Dr. Shiel received a Bachelor of Science degree with honors from the University of Notre Dame. There he was involved in research in radiation biology and received the Huisking Scholarship. After graduating from St. Louis University School of Medicine, he completed his Internal Medicine residency and Rheumatology fellowship at the University of California, Irvine. He is board-certified in Internal Medicine and Rheumatology.
Dr. Balentine received his undergraduate degree from McDaniel College in Westminster, Maryland. He attended medical school at the Philadelphia College of Osteopathic Medicine graduating in1983. He completed his internship at St. Joseph's Hospital in Philadelphia and his Emergency Medicine residency at Lincoln Medical and Mental Health Center in the Bronx, where he served as chief resident.
"Do everything you can to save my father." Doctors hear this often. It's the way many families respond as they obviously do not want to lose a loved one, but it's not necessarily what their father would have said. That's why people need to think about advance directives (sometimes called living wills) for medical care and the appointment of a health care agent.
What are advance directives?
Advance directives are documents, written while a person is still able to make decisions, that express their wishes as it relates to life support in case they are not able to express their wishes in the future. These include cardiopulmonary resuscitation (CPR), respirators, and any other measures that the person cares to list.
Why does the advance directive only apply if the person is mentally unable to make decisions?
Because when the person is still mentally capable, the doctor can just ask the person about his or her preferences concerning treatment. This document gives the health care team guidance on the decision process only if the patient is unable to express their wishes.
Why would someone not want CPR?
Most relatively healthy people would want CPR if their heart were to stop. That's because if CPR is successful, they can expect to recover, leave the hospital, and continue with their active lives for a reasonable period of time. Some elderly or terminally ill people who have become incurably frail will decide not to have measures instituted that will either only extend their life in a vegetative state or be senseless in the setting of their medical condition.
Why would someone want CPR?
Some people might make the opposite decision. They might decide to have CPR and machines to support artificial breathing because they want to live as long as possible. If you make a decision like that, it will be respected by doctors and hospitals. The doctor is expected to make a reasonable decision about which measures might help and are reasonable. The input of the patient in this process is very important. Your personal and religious beliefs will influence these decisions.
If you check into the hospital for any reason, even if you're not in any life-threatening danger, federal law requires the hospital to ask if you want CPR. Whenever you become a patient at a facility that gets Medicare or Medicaid money, you must be offered a document to sign after selecting certain choices about what treatment you want if you lose your mental competence. But the paper doesn't indicate which choices would be the wise ones to make.
People often decide that they won't want CPR and respirators once they can no longer remember the names of their children (or their own name). But they often check off that they would still want antibiotic therapy, IV fluid therapy, and artificial feeding through a tube. They do this because they visualize themselves having an illness that might respond to IV fluids, antibiotics, and tube feedings. They want these treatments if they can recover and have a life in which they can meaningfully interact with their families and friends.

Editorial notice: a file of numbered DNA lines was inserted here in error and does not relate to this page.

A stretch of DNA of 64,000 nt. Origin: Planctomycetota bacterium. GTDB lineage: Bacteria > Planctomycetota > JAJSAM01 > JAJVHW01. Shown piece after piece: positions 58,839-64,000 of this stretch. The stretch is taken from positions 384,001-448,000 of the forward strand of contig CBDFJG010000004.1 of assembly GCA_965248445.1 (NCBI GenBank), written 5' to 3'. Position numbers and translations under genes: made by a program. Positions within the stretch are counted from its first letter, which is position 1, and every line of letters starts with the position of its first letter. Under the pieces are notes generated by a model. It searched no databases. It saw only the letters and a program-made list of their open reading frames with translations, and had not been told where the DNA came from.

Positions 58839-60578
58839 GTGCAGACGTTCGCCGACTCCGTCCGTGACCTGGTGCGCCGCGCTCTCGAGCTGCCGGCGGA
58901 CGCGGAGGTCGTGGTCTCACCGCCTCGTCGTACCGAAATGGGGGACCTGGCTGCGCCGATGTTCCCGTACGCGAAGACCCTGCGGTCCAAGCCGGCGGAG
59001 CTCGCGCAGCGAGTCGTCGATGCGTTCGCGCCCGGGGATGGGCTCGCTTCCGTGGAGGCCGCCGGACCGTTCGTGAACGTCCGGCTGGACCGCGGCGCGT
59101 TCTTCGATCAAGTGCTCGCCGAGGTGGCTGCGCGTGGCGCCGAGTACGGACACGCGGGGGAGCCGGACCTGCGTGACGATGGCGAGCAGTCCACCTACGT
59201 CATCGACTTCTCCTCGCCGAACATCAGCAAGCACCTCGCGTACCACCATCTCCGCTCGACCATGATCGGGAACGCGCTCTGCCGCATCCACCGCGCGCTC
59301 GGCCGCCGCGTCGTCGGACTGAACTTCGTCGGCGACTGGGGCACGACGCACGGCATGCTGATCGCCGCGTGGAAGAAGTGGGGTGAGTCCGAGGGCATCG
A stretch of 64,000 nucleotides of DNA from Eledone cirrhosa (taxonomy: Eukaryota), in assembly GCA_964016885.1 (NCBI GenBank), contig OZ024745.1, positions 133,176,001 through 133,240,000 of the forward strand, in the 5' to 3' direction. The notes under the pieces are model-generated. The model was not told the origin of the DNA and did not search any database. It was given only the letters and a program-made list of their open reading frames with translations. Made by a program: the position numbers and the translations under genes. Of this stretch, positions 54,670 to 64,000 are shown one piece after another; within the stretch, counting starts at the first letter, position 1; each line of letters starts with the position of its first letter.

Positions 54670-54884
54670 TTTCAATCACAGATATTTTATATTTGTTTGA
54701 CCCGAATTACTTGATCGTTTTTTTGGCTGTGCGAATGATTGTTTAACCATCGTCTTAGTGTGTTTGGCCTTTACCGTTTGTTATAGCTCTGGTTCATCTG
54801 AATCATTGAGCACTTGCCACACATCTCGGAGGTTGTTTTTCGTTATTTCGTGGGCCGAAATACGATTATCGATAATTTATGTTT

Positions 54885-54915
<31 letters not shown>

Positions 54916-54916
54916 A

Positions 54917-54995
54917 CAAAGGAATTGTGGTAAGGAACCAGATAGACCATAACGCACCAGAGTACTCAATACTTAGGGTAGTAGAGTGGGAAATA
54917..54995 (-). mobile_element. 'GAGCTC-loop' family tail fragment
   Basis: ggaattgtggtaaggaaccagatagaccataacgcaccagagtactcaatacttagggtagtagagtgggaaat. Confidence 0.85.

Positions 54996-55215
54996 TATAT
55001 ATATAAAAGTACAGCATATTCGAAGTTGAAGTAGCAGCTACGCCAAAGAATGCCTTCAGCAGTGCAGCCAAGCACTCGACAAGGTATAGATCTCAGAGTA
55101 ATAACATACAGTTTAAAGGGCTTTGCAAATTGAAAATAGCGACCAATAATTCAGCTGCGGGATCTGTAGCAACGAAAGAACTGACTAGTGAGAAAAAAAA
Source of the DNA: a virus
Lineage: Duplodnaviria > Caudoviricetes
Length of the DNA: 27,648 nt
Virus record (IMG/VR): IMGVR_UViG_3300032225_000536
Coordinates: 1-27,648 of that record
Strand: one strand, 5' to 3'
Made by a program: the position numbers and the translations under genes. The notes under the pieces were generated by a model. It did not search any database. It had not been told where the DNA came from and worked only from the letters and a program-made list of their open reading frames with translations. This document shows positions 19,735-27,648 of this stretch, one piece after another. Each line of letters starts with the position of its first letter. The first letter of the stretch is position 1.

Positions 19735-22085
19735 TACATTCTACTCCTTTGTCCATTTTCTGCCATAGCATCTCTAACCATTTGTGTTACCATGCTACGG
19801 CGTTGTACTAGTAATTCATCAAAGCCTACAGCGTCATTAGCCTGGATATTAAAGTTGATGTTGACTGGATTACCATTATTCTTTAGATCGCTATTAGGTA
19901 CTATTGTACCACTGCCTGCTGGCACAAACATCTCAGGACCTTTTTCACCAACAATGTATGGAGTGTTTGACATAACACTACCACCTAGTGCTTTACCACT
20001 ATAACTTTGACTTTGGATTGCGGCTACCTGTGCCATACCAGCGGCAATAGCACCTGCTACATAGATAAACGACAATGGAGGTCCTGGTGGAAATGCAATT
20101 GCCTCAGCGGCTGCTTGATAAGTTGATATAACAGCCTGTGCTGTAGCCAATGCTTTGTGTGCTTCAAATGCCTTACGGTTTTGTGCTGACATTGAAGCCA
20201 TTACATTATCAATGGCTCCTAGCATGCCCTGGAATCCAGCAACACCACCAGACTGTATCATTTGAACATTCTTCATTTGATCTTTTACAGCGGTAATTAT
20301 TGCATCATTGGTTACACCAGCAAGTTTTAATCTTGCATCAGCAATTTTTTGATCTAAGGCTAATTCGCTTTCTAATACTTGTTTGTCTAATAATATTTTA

On the other hand, what if they visualize the time when they can't talk and can't understand conversation. If they were to think about the end stages of organic brain syndrome, also called dementia or senility, they might decide that they wouldn't want IV fluid, antibiotic therapy, or artificial feeding through a tube when they got to that stage of their lives. They might want the medical team to concentrate on comfort measures rather than life-prolonging measures. A person who is writing advance directives needs to plan for the end stage of life.
Another option is to refrain from writing advance directives that specify particular treatments but, instead, to designate a health care agent. The agent would be someone who will make decisions for you when you can no longer make them for yourself. Then, just tell your health care agent what your wishes would be in various situations. The person you name as your health care agent will then make decisions (once you are not able to make them) as per your previous instructions and guidance.
Choosing a health care agentis an important decision that will help ensure that your wishes for medical care will be respected if you are not able to speak for yourself. The following steps will help you choose and then prepare your agent for speaking on your behalf.
Choose someone you trust to be your agent. Think about who in your life knows you well and who could intelligently apply this knowledge in different circumstances. Also, consider whether the person could handle the stress and emotional turmoil that can go along with these important decisions. Be sure he or she could handle this responsibility. It may help to review some basic considerations for choosing a health care agent.
See what things to include in your advance directive, and take time to carefully consider medical issues and the types of care available in different situations. Talk to your agent about your values and preferences for medical treatment.